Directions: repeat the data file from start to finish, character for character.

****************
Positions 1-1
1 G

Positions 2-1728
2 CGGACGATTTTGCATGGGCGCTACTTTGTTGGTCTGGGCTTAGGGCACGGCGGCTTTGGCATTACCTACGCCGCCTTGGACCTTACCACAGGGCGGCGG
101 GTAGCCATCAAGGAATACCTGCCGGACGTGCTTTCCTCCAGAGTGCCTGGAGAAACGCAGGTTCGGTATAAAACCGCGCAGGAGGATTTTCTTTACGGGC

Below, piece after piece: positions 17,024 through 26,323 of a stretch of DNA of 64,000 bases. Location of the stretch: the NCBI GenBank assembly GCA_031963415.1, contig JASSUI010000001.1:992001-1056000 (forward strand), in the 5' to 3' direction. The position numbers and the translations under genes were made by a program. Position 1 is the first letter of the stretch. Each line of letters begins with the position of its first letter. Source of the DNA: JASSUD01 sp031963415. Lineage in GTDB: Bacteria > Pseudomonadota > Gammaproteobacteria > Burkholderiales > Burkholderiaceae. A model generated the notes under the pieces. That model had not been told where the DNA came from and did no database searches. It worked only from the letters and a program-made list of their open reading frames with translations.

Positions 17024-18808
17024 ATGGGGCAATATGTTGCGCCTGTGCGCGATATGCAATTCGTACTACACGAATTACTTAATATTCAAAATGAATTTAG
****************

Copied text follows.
Positions 1-1
1 G

Positions 2-1728
2 CGGACGATTTTGCATGGGCGCTACTTTGTTGGTCTGGGCTTAGGGCACGGCGGCTTTGGCATTACCTACGCCGCCTTGGACCTTACCACAGGGCGGCGG
101 GTAGCCATCAAGGAATACCTGCCGGACGTGCTTTCCTCCAGAGTGCCTGGAGAAACGCAGGTTCGGTATAAAACCGCGCAGGAGGATTTTCTTTACGGGC

Below, piece after piece: positions 17,024 through 26,323 of a stretch of DNA of 64,000 bases. Location of the stretch: the NCBI GenBank assembly GCA_031963415.1, contig JASSUI010000001.1:992001-1056000 (forward strand), in the 5' to 3' direction. The position numbers and the translations under genes were made by a program. Position 1 is the first letter of the stretch. Each line of letters begins with the position of its first letter. Source of the DNA: JASSUD01 sp031963415. Lineage in GTDB: Bacteria > Pseudomonadota > Gammaproteobacteria > Burkholderiales > Burkholderiaceae. A model generated the notes under the pieces. That model had not been told where the DNA came from and did no database searches. It worked only from the letters and a program-made list of their open reading frames with translations.

Positions 17024-18808
17024 ATGGGGCAATATGTTGCGCCTGTGCGCGATATGCAATTCGTACTACACGAATTACTTAATATTCAAAATGAATTTAG